Did you know Washington is the second-largest wine-producing state in the United States? Home to over 1,000 wineries and making over 17 million cases of wine, Washington contributes over $8 billion in state economic impact, annually.

Fast Facts On Washington Wine Country

Beyond the brevity of wineries in Washington, our state is also home to over 400 grape growers, and more than 60,000 acres of wine grapes. Talk about an oenophile's dream! Washington produces over 80 varieties from 19 AVAs.

Location & Climate

Let’s take a look at why Washington makes for such an amazing wine-producing region. Washington has the perfect climate, and soil to produce some of the best fruit in the world. And since, Washington shares the same latitude as other top wine-growing regions in Europe, along with a growing season that gets a maximum of 17 hours of sunlight per day, the geography and climate provide an ideal balance of New World fruit and Old World Structure. Much of what makes Washington wine country so fabulous has to do with the state's diurnal shift, the rain shadow effect, and the overall wine-making community.

What is a Diurnal Shift?

For those of you that are new to wine, you might be wondering what the heck a diurnal shift is. Diurnal shift is the difference between average daytime peak temperature and average nighttime low temperature. Grapes maintain a higher acidity when a region has large diurnal shifts. During the growing season, Washington has a diurnal shift of 30-40°F. The state has some of the largest day and night temperature fluctuations of any other wine region. In short, warm days allow for ripe fruit flavors while the cool nights preserve the natural acidity of the grapes.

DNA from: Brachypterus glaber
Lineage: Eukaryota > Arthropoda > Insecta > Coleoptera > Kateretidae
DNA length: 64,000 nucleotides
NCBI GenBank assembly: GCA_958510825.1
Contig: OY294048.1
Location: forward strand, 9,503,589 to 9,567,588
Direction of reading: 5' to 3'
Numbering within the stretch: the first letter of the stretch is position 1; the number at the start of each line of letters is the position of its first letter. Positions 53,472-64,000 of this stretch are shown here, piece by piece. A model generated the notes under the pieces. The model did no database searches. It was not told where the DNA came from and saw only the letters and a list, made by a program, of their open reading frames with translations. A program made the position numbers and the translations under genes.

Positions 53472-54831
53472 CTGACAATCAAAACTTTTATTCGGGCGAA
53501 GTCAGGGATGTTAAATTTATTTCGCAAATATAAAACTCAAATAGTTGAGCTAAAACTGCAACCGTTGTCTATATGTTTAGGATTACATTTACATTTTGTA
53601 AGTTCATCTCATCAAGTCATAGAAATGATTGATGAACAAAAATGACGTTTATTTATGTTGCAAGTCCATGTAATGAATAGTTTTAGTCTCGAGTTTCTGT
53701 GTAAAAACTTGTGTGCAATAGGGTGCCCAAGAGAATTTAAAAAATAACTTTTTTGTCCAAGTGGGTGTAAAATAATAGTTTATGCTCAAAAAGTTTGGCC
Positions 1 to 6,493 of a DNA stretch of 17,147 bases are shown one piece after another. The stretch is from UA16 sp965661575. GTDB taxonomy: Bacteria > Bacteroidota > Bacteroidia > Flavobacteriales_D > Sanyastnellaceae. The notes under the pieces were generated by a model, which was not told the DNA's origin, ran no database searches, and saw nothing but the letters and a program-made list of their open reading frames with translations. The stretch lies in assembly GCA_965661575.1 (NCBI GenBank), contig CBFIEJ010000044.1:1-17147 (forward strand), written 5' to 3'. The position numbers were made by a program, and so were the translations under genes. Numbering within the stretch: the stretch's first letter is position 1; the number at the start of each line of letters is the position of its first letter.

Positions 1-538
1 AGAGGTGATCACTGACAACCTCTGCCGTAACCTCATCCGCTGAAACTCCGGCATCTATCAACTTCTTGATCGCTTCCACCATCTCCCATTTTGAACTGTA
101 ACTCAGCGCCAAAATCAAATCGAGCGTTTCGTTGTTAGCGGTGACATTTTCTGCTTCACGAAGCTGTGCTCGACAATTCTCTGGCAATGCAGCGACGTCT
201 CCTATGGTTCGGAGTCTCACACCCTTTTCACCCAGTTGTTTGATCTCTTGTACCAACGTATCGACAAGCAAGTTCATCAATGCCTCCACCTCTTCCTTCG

How the Rainshadow Effect Impacts Wine

The two prominent mountain ranges in Washington, the Olympics, and the Cascades, create a rainshadow effect that protects the Columbia Valley from overly wet weather. On average, the Columbia Valley receives 6-8 inches of rain every year. In comparison, Seattle is situated between the Olympics and the Cascades and gets an average of 37 inches of rain a year. Now, that’s a pretty stark contrast in one state! But, the result is a perfect climate for grape growing in the warm dry eastern part of Washington.

Washington is truly special when it comes to wine country. There's no question about it! I'm consistently grateful to live in the region and make some amazing wines as a result of the many benefits provided by the state.

What's something you love about Washington Wine Country?


Cheers,

Natalie


All stats are provided by Washington Wine.